Prime Minister Jacinda Ardern has outlined the Government's plans to boost primary sector export earnings by $44 billion over the next decade in order to help fill the economic vacuum left by the Covid-19 pandemic.
At a presentation at Mt Albert Grammar School's ASB-backed training farm, Ardern and Agriculture Minister Damien O'Connor said the primary sector - already strengthening despite drought and Covid-19 - would play a big part in rebuilding the economy in the years to come.
Ardern outlined a plan to lift primary sector earnings by $44b over the next 10 years by creating value and employing more people, while at the same time sticking to environmentally sustainability targets.
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She said the sector had already made significant strides to improve the sustainability of New Zealand's primary products and practices, but that there was potential to go further.
In releasing its "The Fit for a Better World" plan, Ardern said the Government planned to spend nearly $100 million through a Sustainable Food and Fibre Futures fund and in forestry for innovative and creative projects.
The Government, in response to Covid-19, had funnelled an extra $200m into NZ Trade and Enterprise to support and work with exporters.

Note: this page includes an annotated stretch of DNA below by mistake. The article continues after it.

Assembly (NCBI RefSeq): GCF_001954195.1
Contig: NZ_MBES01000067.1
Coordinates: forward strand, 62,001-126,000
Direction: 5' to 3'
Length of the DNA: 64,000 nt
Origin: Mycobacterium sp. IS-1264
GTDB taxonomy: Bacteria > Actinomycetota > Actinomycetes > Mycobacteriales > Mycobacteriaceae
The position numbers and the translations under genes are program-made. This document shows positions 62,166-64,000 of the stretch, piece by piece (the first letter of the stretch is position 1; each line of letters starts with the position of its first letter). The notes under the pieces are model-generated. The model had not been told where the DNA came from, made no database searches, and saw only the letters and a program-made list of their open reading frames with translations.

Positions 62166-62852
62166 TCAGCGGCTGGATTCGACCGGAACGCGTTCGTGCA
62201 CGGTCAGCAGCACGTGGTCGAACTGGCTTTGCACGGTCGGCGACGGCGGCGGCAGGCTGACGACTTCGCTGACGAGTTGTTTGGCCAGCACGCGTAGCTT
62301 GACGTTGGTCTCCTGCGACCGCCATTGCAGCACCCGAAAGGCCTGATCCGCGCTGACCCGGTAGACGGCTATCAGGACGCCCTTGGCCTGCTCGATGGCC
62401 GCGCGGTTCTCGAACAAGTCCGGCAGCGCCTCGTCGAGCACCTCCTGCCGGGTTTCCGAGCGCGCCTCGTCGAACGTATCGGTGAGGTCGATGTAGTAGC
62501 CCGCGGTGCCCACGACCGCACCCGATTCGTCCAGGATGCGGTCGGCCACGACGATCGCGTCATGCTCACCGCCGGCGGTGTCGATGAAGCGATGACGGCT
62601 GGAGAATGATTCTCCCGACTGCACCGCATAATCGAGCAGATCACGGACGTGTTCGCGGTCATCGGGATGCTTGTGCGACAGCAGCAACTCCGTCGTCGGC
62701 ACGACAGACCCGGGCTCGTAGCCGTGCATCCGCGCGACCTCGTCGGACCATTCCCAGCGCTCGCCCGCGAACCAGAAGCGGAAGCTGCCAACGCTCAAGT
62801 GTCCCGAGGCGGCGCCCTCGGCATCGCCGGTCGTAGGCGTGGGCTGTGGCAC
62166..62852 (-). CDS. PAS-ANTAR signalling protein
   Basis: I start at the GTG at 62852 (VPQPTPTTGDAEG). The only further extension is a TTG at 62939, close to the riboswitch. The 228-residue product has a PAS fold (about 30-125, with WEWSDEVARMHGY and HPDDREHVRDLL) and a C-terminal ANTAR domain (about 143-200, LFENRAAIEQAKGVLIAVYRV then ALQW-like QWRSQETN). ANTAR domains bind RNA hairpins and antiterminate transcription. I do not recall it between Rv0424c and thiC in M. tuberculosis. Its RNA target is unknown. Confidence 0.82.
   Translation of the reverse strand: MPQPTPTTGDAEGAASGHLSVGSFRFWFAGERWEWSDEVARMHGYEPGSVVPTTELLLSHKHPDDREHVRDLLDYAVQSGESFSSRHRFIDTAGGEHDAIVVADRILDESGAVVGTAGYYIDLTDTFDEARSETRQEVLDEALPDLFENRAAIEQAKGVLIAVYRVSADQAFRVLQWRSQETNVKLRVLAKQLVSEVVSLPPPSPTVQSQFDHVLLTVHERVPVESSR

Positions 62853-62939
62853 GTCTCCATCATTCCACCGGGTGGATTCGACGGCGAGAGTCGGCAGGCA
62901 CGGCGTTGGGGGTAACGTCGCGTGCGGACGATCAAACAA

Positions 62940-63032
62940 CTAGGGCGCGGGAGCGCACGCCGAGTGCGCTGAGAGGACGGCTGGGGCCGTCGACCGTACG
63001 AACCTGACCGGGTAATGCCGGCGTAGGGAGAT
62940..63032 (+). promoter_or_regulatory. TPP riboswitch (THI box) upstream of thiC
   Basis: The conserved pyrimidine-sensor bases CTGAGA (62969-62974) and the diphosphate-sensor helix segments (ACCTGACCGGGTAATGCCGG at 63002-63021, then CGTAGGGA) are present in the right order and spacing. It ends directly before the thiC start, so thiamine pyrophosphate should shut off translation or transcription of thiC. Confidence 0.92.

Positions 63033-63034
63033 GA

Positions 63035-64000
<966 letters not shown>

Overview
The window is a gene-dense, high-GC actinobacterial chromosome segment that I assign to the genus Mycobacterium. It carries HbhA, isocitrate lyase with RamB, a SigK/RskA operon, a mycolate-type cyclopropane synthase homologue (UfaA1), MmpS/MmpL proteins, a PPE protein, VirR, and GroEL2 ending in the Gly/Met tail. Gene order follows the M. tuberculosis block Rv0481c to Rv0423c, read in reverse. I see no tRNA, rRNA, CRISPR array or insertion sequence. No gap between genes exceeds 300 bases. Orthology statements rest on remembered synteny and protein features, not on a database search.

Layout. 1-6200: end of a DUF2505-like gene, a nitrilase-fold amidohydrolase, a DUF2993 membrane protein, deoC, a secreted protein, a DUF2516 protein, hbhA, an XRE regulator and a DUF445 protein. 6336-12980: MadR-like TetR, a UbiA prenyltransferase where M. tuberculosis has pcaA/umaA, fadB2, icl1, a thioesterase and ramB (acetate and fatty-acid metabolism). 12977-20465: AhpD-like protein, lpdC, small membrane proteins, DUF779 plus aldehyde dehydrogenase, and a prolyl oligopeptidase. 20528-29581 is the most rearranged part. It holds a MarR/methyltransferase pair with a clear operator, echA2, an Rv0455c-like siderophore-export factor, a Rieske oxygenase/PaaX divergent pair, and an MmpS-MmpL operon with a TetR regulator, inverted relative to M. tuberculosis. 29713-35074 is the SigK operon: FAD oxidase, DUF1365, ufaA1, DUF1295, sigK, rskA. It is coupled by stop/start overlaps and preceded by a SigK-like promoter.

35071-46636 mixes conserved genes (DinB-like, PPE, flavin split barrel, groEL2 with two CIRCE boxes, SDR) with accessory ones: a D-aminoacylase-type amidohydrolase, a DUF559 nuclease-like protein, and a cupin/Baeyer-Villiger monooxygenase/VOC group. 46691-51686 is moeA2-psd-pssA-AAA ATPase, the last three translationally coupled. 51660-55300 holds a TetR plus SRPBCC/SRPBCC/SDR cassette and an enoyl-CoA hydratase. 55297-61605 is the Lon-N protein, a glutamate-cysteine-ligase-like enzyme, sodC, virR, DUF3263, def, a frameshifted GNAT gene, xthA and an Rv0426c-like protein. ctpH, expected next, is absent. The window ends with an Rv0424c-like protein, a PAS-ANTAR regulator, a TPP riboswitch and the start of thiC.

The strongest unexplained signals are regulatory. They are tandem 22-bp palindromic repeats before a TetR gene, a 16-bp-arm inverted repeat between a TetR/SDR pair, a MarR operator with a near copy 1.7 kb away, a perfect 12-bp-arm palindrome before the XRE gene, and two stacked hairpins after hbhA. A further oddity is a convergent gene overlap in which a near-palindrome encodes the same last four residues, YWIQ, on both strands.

"The Government is already backing parts of the road map with more than $1.5b invested in freshwater quality, water storage, supporting exporters, reducing agriculture emissions, assisting farmer catchment groups, the One Billion Trees scheme, getting people into sector jobs, rural sector resilience and developing new high-value crops," the Prime Minister said.
The Government wants to reduce the country's biogenic methane emissions to between 24 and 47 per cent below 2017 levels by 2050; and 10 per cent below by 2030.
It also wants to restore New Zealand's freshwater environments to a healthy state within a generation.
The paper outlines a plan to employ 10 per cent more New Zealanders in the food and fibre sector by 2030, and 15,000 more Kiwis in the primary sector workforce over the next four years.
The paper said that with the big export earners such as tourism and international education unable to reopen until it was safe for international visitors to cross the border, primary sector exports would become more important.
Federated Farmers national vice-president Andrew Hoggard welcomed the extra effort on the trade front, especially given the rising tide of protectionism in some parts of the world.
"Without access, doing any of this stuff is no use," he told the Herald after the presentation.
Hoggard also backed the call for more jobs and increased skills and training in the primary sector, but said farmers had a "completely different view" on the Government's methane targets.
Likewise the National Party's agriculture spokesman, David Bennett, said the plan to lift exports by $44b ignored the high costs of meeting its methane standards.
Dairy NZ has said the 2050 target range of 24 – 47 per cent "is not soundly based in science" and would come at a cost.
"I think that it is a deceptive policy," Bennett told the Herald.
"It sets out a great deal, but at the same time it does not have the basis to achieve what we need."